A balloon can be used to illustrate air permeance. Consider that an average 12-inch plastic balloon can hold about 0.5 cubic feet of air. Next consider a building with exposed walls composed of concrete block. Once dried, approximately 15 percent of the volume of concrete consists of empty space in the form of tiny pores, most with diameters smaller than a human hair. Compared to the size of the nitrogen and oxygen molecules found in air, however, the pores are enormous. Tests have shown that air permeance through unpainted concrete block (cinder block) can exceed 0.15 cfm/ft² (0.75 L/s/m²) at a sustained pressure differential of 1.6 psf (75 Pa). At this differential, enough air bleeds through a square foot section of concrete block in one hour to fill about eighteen Mylar® balloons. When an air barrier coating is applied to this same surface, the air permeance drops to less than 0.004 cfm/ft² (0.020 L/s/m²), only enough air to half-inflate one balloon.
Liquid air barriers are favored by contractors because they are easy to apply. They can be sprayed, forming a continuous seamless covering around the wall and up to the roof and wherever moisture barriers meet beneath ground level. VOC-compliant liquid air barriers have been formulated that can coalesce in cold environments at temperatures as low as 33°F, and which can adhere to damp substrates. Some even qualify for LEED® credits by optimizing energy performance, using recycled components, improving indoor environmental quality and using renewable raw materials. What’s more, air barrier coatings can be used in conjunction with other materials to create air barrier assemblies or air barrier systems.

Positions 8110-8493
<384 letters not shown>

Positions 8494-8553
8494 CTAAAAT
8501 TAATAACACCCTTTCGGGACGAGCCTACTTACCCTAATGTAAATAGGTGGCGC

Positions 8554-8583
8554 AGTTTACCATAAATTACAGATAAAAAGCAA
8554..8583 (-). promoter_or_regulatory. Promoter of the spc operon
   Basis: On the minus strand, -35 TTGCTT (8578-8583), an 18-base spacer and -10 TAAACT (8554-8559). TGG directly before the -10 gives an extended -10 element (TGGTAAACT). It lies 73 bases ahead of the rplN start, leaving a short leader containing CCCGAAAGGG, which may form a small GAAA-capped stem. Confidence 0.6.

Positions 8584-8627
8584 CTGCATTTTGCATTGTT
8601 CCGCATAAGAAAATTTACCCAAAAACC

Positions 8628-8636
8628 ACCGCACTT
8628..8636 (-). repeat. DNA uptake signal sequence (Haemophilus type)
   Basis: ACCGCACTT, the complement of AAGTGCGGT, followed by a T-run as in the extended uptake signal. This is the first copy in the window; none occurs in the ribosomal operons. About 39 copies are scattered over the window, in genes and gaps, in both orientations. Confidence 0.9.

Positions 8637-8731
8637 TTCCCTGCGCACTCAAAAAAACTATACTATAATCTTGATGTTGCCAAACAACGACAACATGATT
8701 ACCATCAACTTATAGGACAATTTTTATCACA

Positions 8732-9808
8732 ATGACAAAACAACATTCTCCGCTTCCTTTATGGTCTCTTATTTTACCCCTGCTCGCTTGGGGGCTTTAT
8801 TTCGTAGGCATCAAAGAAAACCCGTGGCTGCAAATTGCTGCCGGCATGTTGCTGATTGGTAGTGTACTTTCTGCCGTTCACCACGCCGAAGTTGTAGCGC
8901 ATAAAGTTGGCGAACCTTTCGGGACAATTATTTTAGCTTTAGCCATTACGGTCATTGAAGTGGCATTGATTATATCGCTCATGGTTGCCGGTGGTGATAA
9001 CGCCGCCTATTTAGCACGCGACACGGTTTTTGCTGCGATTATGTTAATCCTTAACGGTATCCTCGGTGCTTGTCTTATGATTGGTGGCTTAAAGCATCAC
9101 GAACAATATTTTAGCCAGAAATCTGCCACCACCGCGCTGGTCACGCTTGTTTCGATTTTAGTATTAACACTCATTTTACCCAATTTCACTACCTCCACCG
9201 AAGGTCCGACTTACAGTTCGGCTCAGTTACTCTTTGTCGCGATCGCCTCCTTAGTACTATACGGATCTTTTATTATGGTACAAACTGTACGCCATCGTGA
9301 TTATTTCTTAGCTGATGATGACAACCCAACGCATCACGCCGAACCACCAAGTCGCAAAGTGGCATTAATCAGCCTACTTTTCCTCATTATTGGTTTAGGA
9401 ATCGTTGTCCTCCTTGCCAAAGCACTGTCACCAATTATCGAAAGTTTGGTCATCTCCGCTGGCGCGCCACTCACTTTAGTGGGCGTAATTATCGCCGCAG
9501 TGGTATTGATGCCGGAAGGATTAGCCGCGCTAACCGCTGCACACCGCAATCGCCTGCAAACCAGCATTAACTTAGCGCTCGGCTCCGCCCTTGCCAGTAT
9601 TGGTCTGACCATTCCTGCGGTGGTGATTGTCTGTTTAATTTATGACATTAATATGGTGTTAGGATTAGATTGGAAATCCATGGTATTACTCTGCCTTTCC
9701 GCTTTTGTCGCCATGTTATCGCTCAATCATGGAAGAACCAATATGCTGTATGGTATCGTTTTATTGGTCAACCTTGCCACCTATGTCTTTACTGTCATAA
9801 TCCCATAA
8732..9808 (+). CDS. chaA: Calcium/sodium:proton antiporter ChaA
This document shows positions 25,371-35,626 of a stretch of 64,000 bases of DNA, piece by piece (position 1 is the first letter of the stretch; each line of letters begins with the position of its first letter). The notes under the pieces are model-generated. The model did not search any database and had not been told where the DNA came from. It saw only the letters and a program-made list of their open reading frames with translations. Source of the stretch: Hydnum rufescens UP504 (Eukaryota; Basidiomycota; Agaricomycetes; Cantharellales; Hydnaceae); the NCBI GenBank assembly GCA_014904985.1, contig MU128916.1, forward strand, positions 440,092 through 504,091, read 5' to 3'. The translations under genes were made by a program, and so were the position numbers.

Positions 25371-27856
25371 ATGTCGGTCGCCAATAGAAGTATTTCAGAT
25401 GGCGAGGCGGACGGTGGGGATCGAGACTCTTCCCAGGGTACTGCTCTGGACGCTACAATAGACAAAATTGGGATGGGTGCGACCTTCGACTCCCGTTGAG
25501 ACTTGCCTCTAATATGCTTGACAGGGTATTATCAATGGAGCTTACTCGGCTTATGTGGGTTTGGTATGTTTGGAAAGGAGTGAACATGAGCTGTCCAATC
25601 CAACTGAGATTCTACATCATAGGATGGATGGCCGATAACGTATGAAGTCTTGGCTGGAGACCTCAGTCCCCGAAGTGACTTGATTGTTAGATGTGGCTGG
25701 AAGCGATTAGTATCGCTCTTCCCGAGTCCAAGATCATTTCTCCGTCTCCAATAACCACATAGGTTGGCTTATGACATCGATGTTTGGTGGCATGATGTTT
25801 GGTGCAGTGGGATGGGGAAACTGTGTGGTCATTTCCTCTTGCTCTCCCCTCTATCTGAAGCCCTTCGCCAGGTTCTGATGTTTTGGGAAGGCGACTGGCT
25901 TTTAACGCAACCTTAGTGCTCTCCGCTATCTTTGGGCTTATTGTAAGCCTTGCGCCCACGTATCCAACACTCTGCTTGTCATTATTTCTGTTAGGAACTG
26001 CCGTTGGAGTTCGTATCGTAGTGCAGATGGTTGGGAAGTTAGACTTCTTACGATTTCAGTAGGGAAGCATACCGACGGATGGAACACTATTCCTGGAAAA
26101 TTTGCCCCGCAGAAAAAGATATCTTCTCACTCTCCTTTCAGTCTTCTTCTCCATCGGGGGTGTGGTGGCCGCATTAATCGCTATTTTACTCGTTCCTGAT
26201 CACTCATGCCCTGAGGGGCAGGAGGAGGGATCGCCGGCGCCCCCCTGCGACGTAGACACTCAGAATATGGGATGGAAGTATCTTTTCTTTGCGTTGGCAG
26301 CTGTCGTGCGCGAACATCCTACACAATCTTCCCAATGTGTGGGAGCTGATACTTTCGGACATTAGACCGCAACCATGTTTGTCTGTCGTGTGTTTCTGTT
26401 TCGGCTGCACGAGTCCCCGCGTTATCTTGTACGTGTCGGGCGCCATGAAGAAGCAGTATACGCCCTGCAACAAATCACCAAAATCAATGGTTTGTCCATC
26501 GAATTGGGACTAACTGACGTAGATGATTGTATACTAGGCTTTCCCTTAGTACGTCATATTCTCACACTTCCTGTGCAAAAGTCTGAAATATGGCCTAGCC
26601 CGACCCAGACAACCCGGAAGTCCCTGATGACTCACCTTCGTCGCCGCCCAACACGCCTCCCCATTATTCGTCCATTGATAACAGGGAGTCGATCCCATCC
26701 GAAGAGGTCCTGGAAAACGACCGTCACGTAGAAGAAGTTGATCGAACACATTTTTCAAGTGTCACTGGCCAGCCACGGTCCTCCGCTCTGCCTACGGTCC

In conclusion, with the emergence of new building codes requiring that air flow be controlled in new construction, the use of air barriers is an effective means of curtailing the effects of air transmission through the building envelope. With the air flow in check, moisture, pollutants, or allergens that would otherwise be carried into the building through unprotected surfaces stay outside where they belong, and the air can be used for more benign purposes, like, say, filling shiny red balloons.
Mylar® is a registered trademark of DuPont Tejjin Films.
LEED®, Leadership in Energy and Environmental Design®, and Green Building Rating System® are registered trademarks of The U.S. Green Building Council.